On this day in 1939, the non-existent word “dord” was discovered in the Webster’s New International Dictionary (Second Edition), an artifact of a string of editorial errors. The word was withdrawn before any unsavory definitions could be proposed, and during that period all letters from other dictionary publishers were returned unopened.
Orthodoxically speaking, today is the feast of Nicholas (Salos) of Pskov (d. 1576), the Fool for Christ. When Tsar Ivan the Terrible’s nasty Oprichniki had finished devastating Novgorod, Ivan himself came to Pskov, on hearing rumors that the city was planning to go over to the Lithuanians (and can you blame them?). Bread and salt were left outside every door, but not a soul was in sight, save the brave mayor and Nicholas the holy fool. The mayor held a tray with the traditional offering, but the Tsar dashed it from his hands (just one of many reasons for his nickname). Nicholas rode up on a cock-horse and cried, “Ivanushka! Ivanushka!* Eat our salt and bread, and stop eating Christian blood!” Ivan sent his troops to catch the holy fool, but he got away.
Ivan then went to a moleiben service at the cathedral, and venerated the holy relics there. Nicholas again met him and told him to stop despoiling God’s churches, or his finest horse would die. Ivan stole the cathedral’s bell. The horse died. Ivan went to the holy fool’s cell (no doubt to give him a stern talking-to), and Nicholas greeted him with a piece of raw meat, saying, “Ivanushka, eat!” The Tsar protested, “I am a Christian. I do not eat meat during Lent!” To which the saint replied, “No, you do something worse. You feed on the flesh and blood of men. You forget Lent and God.” The tyrant was actually taken aback (or afraid), and left the city unsacked. When the holy fool died, he was buried in the cathedral, an honor which up to that point had only been given to princes.
Catholically speaking, today is the feast of Romanus of Condat (ca. 390 – ca. 460). Born in Upper Bugey (no, that doesn’t mean “dance” in French), Romanus did something for 35 years, then entered a monastery in Lyons. But he wanted to be a hermit, so, taking The Lives of the Desert Fathers and Cassian’s Institutions (with permission, we hope), he sauntered off east to find a likely spot. This as it turned out was Saint-Claude (although since St. Claude wasn’t going to be born for at least another 175 years, the natives (of whom there were none) called it Condat). There he settled in, like any hermit, with the hope of remaining alone and untroubled with his prayers, manual work, and reading. You know what’s coming, don’t you? First his brother Lupicinus, then his sister Yole, moved in, and before they knew it, monasteries were sprouting up all over the neighborhood — Condat, Lauconne (ruled by Lupicinus), and La Beaume (ruled by Yole), all of which subsequently got renamed for famous people who died or were buried there.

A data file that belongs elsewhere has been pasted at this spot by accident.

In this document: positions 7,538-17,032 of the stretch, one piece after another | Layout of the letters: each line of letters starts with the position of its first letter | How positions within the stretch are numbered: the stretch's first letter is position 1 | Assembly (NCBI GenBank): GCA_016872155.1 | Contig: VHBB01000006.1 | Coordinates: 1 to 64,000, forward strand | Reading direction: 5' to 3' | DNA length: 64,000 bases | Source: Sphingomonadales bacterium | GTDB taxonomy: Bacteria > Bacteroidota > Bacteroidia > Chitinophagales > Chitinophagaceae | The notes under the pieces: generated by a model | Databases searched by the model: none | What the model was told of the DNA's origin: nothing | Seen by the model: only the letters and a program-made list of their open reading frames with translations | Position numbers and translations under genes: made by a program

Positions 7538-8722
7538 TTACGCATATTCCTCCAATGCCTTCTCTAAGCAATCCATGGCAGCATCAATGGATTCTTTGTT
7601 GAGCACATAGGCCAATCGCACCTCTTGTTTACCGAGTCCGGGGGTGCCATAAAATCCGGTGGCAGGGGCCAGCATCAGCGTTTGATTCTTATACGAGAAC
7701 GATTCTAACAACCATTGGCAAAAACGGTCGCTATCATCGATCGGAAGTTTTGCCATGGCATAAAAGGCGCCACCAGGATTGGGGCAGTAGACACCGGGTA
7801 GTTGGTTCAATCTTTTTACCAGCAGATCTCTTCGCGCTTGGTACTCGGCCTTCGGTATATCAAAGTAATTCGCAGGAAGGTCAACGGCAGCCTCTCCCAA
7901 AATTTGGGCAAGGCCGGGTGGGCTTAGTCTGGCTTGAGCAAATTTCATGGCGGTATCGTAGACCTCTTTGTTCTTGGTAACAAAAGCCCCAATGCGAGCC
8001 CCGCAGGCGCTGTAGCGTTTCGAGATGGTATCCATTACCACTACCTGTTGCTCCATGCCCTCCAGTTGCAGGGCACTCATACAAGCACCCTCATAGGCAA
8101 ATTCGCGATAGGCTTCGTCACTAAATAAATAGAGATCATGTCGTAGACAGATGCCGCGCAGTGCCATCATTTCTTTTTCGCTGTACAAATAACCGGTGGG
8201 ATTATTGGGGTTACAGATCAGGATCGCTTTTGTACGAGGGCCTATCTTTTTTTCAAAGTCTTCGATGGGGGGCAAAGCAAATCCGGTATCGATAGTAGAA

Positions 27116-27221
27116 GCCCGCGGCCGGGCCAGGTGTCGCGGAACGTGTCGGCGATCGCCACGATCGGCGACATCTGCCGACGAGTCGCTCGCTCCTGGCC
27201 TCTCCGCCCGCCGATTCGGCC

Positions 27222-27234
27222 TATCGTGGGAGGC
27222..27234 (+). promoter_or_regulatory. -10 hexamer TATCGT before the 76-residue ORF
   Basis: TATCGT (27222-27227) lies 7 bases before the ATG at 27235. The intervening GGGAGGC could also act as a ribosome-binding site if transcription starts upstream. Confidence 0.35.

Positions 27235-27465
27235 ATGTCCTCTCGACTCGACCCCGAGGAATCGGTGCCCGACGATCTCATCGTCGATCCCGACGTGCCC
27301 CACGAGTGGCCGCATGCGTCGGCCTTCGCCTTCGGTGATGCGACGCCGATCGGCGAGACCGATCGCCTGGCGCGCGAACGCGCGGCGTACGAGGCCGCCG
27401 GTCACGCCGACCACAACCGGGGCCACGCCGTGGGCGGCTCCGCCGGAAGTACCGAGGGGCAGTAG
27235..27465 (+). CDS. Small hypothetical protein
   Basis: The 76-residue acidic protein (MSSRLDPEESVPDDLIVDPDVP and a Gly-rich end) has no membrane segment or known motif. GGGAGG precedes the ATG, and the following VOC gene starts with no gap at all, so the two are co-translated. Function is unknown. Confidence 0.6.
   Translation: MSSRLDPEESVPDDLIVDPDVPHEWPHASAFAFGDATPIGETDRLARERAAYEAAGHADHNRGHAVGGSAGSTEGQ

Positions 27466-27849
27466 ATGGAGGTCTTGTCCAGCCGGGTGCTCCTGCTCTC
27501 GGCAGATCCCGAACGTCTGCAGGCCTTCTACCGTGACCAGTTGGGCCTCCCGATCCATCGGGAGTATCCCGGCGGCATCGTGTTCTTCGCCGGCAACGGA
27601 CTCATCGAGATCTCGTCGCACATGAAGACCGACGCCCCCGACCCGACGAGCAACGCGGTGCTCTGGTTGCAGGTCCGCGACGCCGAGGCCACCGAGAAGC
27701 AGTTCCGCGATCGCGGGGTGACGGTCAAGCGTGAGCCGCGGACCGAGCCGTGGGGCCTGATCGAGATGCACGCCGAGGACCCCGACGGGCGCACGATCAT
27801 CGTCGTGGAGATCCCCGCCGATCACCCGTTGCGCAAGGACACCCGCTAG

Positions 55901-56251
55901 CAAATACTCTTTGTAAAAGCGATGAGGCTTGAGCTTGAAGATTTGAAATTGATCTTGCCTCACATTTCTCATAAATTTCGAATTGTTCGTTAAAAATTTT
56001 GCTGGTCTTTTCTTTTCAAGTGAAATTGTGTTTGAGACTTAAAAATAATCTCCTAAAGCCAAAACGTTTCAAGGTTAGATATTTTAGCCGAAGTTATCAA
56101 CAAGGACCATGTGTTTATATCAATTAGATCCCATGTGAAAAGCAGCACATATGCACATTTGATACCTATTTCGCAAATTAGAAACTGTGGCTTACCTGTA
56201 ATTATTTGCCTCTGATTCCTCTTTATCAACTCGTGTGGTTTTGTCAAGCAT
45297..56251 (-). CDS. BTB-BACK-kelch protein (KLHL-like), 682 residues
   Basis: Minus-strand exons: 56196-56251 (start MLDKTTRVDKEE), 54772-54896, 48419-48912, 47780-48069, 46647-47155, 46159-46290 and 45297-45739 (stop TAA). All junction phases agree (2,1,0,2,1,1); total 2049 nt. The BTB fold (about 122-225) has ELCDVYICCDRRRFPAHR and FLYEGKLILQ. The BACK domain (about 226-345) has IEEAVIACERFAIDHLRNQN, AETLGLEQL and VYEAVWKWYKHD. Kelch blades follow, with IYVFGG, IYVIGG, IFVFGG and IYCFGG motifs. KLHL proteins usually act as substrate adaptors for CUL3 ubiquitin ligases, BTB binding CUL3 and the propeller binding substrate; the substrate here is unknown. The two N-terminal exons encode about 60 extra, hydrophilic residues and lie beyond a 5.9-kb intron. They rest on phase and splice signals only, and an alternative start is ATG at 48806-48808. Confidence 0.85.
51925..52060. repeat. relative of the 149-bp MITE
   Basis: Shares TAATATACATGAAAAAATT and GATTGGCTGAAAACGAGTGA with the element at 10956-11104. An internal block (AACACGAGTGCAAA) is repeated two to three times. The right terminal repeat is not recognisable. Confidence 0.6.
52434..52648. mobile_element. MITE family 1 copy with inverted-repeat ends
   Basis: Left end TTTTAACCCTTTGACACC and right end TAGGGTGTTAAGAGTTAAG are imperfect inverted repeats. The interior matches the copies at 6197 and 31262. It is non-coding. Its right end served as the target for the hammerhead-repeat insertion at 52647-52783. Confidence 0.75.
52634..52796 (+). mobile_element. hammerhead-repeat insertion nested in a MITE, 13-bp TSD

Apparently Romanus and Lupicinus (who also became a saint) were quite different in temperament, the former being as laid back as the latter was uptight. Lupinicus was always nagging Romanus to be pickier about his novices, and Romanus would reply that until God casted them out, he wasn’t going to. (Cue “Dueling Banjos.”) Romanus was made a priest by none other than Hilary of Arles. (You might not think that’s important, but every one of my sources points it out, so it must be.) Among the many miracles attributed to our saint, one is actually mentioned in my sources: two lepers came to greet him, and were amazed that he didn’t stand back from them, but actually walked right up to them and embraced them. After they had parted company with the saint, they looked at each other and realized they had been healed.
Romanus died peacefully in the company of his brother and sister, and was buried at La Beaume.
February 28 (Wikipedia)
Blessed Nicholas (Salos) of Pskov the Fool-For-Christ (OCA) – Main source
Apropos to the feast of St. Nicholas the Fool for Christ
Ivan the Terrible (Wikipedia)
Massacre of Novgorod (Wikipedia)
Omer Englebert, Lives of the Saints (book on paper) – Main source
Gregory of Tours: Vita Patrum (book on paper)
Saint Romanus of Condat (SQPN)
Saint-Claude, Jura (Wikipedia)
Copyright © 2013 Alex Riggle. All Rights Reserved.
* “Dear Little Ivan” – a double diminutive; not the sort of thing you call the Tsar.